From: Paul Sutherland, MONGABAY.COM, More from this Affiliate
Published April 10, 2014 08:53 AM

City lights threaten rain forests by deterring bats

Fruit-eating bats play an important role in forest regeneration, collecting and spreading seeds far and wide. However, human development may be stymying bat-mediated dispersal. In a new study published in the British Ecological Society's Journal of Applied Ecology, researchers found that fruit bats avoid feeding in light-polluted areas, which may significantly affect forest growth.

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Scientists from the German Leibniz Institute for Zoo and Wildlife Research, Berlin (IZW), undertook the study in Costa Rica, and focused on Sowell's short-tailed bats (Carollia sowelli), a species found throughout Central America and Mexico. The findings of their study indicate that artificial lights may deter these bats from feeding on fruit and spreading seeds by 25 to 50 percent.

Daniel Lewanzik, a researcher at IZW, divided a cage into two compartments. One was naturally dark and the other was illuminated by a sodium street lamp — the most common form of street lamp in the world. The bats were offered the same fruits in each compartment: pepper plants, nightshade and figs.

In a second experiment, Lewanzik illuminated pepper plants growing in the wild with a street lamp and measured the amount of fruit bats harvested from the plants compared with plants in dark areas.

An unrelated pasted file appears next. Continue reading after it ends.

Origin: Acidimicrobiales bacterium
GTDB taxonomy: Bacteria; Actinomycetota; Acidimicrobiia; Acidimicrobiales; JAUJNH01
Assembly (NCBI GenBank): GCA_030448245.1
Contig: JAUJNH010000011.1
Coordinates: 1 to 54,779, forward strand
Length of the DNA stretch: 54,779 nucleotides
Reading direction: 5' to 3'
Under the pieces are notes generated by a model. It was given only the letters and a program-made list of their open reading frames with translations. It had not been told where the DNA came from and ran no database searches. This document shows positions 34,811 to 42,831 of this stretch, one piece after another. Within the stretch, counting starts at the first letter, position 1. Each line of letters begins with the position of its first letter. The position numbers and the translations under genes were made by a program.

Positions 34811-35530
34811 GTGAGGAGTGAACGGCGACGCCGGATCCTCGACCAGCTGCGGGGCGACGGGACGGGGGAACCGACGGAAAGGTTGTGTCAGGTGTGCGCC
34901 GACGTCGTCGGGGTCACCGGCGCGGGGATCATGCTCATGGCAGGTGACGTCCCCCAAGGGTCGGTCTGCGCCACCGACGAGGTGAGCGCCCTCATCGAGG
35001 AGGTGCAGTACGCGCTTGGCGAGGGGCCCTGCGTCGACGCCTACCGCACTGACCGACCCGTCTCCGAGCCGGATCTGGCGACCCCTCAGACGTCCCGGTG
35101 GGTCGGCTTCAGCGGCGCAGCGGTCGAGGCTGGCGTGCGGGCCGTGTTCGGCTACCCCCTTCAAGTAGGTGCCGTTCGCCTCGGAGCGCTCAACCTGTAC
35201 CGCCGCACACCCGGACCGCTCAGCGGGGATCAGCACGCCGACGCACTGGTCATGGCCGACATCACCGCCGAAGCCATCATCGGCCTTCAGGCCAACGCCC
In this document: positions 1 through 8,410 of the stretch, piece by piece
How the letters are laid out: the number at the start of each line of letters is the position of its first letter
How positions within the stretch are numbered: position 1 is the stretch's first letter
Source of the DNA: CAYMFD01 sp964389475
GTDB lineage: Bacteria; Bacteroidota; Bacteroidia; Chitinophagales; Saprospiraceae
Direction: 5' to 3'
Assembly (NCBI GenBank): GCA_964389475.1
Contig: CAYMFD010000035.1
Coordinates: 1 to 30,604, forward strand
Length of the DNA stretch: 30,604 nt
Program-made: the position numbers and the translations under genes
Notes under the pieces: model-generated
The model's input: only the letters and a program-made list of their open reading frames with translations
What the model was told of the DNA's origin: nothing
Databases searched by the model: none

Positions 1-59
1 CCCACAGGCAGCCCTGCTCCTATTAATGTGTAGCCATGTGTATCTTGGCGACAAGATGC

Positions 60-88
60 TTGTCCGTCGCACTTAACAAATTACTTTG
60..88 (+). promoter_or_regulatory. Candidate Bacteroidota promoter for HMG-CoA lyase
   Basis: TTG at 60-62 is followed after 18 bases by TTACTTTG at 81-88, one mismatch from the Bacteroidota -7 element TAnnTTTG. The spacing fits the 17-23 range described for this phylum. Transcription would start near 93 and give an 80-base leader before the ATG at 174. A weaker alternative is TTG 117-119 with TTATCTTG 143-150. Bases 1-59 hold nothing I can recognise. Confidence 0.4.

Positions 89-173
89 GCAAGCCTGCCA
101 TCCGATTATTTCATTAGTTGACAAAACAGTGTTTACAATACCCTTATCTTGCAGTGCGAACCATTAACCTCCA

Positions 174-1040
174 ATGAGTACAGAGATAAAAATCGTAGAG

The results revealed the bats flew into the dark compartment twice as often as the lit compartment, and harvested fruits twice as often in the dark compartment. Lewanzik also found that bats harvested 100 percent of the ripe fruit from wild plants in the dark, but only 78 percent from plants lit by the street lamps.

Frugivorous vertebrates, or animals that feed on fruit such as Sowell's short-tailed bat, are vital in the dispersal of seeds in tropical habitats. Scientists estimate that up to 90 percent of tropical trees and shrubs use vertebrates to disperse their seeds.

Lewanzik said that while many insect-eating bats are known to avoid foraging in light-polluted areas, this is the first study to show that fruit-eating bats also avoid artificially lit areas

"Sowell's short-tailed bats in particular are known to traverse open areas, thereby producing a heavy seed rain in Central American rain forests," Lewanzik said.

The issue is not restricted to bats, with other animal species also affected by artificial light in their natural habitats.

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Bat image via Shutterstock.

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